Nike Files Trademark Infringement Lawsuit Against Kiy and Omi
Nike continues their legal crackdown on copy-cat designers, with Air Jordan 1 aficionados Kiy and Omi next in their sights.
Yesterday, Nike filed a trademark infringement lawsuit in the southern district of New York against two sneaker designers and the manufacturer of their footwear.
Nike says defendants Nickwon Arvinger and David Weeks of By Kiy LLC (aka Kool Kiy) and Bill Omar Carrasquillo of Reloaded Merch LLC (Omi aka “Omi in a Hellcat”) have been “promoting, copying, and selling” Nike’s designs — the Air Jordan 1 and Dunk — as their own.
Nike’s lawyers say they notified Kiy of the alleged infringement on August 6, 2021, and attempted to reach a resolution with the company to no avail. They also contacted Omi on October 5, 2002 with a similar warning. The document sent to Omi, which was viewed by Complex, stated the brand had one week to contact Nike’s lawyers to discuss the matter or that it would face a federal lawsuit. Despite these advance warnings, yesterday’s lawsuit alleges that both Kiy and Omi have continued to profit off of the infringing designs.
In the lawsuit, Nike also names China-based manufacturer Xiamen Wandering Planet Import and Export Co., Ltd. (Wandering Planet for short). The filing states that Wandering Planet played a pivotal role in the infringement by providing the resources to produce shoes for Kiy and Omi. “By supplying Kiy and Omi with knockoff sneakers using Nike’s registered Air Jordan 1 and Dunk trade dress, Wandering Planet knowingly participated in a scheme to intentionally create confusion in the marketplace and capitalize on it,” the lawsuit reads.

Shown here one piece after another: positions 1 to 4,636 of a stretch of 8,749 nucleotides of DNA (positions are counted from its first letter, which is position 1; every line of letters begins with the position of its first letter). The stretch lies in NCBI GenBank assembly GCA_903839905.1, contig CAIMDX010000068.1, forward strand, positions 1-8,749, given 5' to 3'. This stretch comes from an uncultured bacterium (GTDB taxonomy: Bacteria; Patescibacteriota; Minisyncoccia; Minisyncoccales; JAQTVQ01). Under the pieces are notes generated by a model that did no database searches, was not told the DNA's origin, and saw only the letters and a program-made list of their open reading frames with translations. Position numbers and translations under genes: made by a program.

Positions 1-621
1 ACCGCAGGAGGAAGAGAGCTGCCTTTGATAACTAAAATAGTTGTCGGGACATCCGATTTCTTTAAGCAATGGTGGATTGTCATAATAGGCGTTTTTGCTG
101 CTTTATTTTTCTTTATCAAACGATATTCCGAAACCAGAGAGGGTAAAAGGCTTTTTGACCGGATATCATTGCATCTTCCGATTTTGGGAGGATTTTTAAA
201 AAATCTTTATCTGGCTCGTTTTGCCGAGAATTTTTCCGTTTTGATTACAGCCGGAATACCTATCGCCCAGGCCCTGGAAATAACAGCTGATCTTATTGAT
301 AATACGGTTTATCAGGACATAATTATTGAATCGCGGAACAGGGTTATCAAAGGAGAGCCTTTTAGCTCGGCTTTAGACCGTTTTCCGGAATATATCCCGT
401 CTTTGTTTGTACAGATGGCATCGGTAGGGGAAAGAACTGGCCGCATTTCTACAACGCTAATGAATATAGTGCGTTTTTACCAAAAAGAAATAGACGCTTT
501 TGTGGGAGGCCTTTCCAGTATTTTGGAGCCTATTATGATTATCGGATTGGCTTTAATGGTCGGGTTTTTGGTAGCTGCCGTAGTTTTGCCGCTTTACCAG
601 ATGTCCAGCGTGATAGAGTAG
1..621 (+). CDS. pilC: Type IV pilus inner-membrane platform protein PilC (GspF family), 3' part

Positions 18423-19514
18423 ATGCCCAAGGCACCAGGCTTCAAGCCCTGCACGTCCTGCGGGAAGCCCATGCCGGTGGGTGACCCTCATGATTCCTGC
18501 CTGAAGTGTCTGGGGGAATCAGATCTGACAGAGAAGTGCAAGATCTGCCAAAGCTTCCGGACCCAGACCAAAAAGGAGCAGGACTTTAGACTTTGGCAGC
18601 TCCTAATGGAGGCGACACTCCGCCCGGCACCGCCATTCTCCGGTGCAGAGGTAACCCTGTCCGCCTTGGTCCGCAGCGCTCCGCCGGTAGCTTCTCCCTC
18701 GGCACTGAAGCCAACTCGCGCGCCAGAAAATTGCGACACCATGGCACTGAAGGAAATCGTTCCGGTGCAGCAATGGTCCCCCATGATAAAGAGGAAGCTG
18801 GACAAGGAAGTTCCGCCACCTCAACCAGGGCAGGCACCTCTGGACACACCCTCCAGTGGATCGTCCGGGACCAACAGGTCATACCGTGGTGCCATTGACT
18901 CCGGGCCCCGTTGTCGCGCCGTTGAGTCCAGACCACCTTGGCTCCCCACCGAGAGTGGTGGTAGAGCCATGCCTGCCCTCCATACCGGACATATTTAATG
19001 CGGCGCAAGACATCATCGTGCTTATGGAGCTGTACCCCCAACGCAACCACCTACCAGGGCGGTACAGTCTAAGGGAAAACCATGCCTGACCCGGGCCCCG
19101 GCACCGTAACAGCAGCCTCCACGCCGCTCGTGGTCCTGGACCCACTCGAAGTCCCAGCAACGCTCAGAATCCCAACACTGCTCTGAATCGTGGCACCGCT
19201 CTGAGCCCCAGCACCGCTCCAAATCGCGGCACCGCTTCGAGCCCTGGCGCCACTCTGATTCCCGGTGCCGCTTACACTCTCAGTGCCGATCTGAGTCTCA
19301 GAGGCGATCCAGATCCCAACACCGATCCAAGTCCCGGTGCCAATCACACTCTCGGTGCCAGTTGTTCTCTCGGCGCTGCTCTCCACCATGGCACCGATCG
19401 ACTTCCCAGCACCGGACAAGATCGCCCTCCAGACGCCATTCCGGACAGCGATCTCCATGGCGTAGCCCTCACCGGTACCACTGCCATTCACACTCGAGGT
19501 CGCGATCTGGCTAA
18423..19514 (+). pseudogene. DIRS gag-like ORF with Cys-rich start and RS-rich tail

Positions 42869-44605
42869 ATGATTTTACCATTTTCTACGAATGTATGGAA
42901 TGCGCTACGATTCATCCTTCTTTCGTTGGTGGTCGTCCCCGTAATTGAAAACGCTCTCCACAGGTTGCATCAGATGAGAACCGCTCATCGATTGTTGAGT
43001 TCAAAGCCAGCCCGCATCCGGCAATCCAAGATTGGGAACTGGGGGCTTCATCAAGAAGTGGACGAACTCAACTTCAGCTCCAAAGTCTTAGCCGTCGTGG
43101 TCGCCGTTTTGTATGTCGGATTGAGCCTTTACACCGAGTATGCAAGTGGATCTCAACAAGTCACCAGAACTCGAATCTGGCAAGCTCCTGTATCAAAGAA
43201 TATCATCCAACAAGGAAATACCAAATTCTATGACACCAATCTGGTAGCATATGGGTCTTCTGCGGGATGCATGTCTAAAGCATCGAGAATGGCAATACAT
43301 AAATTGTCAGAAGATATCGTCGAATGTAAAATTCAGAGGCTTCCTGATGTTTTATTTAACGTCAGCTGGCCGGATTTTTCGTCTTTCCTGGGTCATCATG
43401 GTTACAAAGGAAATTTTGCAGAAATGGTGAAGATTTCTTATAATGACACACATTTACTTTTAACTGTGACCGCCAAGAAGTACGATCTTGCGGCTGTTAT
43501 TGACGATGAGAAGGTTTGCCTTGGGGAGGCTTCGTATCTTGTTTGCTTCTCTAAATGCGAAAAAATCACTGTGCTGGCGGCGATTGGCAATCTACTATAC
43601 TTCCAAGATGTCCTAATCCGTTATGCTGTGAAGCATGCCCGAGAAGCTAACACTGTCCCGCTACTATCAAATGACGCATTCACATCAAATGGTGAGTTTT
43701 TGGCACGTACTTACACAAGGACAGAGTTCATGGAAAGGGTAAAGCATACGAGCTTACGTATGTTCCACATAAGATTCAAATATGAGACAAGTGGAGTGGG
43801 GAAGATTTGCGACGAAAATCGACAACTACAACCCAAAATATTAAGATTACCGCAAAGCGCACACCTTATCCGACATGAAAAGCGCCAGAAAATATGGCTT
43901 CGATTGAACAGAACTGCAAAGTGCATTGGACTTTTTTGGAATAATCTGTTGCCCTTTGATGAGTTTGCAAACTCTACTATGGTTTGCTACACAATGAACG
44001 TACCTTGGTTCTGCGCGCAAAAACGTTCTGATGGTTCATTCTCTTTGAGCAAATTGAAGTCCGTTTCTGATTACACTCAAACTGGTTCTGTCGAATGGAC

Several side-by-side comparisons between actual Nike products and Kiy and Omi’s designs are littered throughout the documents, as are examples from social media posts from confused consumers. “Kool Kiy took the WHOLE Jordan 1 design,” reads one comment. “These are Jordans?,” reads another.
Along with trademark infringement, Nike says that Kiy and Omi’s designs are also grounds for counts of false designation of origin, unfair competition, and trademark dilution. The Swoosh’s lawyers ague that the alleged knockoff sneakers are likely to confuse customers about the origin of the products and Nike’s connection to them, especially on the secondary market, where it highlights examples of resellers using variations of the Air Jordan 1 name to advertise Kiy’s products.
Kiy and Omi had a public disagreement of their own last year. According to Omi, the two competing designers had a falling out over their manufacturer. “I told him listen, if you don’t call back the manufacturer, I am going to release your shoe for cheaper,” Omi said. “So what I did was, I took the shoe, I took the brand and ran with it. It worked out for both of us honestly, because we’re both kind of popping off of it.”
Among its requests, Nike’s asking that the court block any further production and advertisement of the infringing sneakers. It also asks that the defendants provide any and all product, packaging, and promotional materials be sent to Nike for destruction. It’s also seeking compensation for all damages and related expenses, although an exact monetary value has not yet been determined.
Carrasquillo posted a message on Instagram in response to the news, saying he was under the impression the Omi brand was “in the clear” and that even his lawyer is “scratching his head” over the matter.
In a conversation with Complex, Carrasquillo says he believes the Omi Air Jordan 1-inspired model is different enough from the real thing but that the Dunk-inspired shoe will be an issue, admitting not enough changes were made from the original. “Everyone’s doing it, so I just thought, ‘It ain’t nothing,’ which was stupid on my part,” Carrasquillo says of the decision to not significantly alter the Dunk-inspired sneaker.
Kiy co-founder Weeks has also publicly posted about the lawsuit, although he did not elaborate beyond captioning his post “get ready for the paradigm shift.”